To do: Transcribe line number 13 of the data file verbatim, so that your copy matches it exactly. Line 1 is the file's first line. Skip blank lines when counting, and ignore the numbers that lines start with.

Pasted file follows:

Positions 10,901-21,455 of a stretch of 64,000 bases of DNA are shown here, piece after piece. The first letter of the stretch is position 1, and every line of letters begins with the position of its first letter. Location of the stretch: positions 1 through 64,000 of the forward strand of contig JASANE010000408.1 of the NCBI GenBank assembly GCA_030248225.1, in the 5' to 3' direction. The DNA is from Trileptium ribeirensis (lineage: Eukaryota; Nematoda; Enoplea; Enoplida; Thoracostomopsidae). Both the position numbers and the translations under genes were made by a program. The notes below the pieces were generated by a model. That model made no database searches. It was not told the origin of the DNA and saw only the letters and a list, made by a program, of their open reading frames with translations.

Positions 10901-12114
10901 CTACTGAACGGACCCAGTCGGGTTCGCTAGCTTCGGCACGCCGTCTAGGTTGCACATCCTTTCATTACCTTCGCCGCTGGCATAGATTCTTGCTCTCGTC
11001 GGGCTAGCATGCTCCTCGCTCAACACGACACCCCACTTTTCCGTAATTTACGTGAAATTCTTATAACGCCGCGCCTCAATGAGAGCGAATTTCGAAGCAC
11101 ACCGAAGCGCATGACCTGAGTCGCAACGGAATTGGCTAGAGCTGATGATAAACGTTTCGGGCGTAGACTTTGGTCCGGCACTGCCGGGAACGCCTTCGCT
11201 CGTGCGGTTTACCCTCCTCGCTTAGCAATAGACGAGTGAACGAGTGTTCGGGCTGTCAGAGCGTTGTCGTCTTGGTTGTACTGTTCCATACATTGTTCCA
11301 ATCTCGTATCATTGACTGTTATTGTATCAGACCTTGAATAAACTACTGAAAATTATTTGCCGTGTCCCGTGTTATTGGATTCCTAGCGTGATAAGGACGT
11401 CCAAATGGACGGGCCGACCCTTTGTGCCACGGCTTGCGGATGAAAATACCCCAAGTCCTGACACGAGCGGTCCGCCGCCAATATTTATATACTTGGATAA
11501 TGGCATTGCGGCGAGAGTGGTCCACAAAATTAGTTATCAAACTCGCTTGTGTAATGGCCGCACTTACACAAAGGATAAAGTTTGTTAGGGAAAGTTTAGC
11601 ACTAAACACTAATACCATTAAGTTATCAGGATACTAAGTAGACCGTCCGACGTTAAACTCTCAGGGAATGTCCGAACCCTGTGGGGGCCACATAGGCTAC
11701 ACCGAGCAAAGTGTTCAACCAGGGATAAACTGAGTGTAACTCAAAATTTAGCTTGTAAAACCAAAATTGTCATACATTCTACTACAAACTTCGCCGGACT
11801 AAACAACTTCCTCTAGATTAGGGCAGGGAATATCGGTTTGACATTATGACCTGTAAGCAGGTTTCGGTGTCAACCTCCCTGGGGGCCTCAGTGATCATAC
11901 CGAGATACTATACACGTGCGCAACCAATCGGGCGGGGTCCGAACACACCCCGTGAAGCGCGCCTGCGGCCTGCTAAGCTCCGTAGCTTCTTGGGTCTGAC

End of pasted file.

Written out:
11901 CGAGATACTATACACGTGCGCAACCAATCGGGCGGGGTCCGAACACACCCCGTGAAGCGCGCCTGCGGCCTGCTAAGCTCCGTAGCTTCTTGGGTCTGAC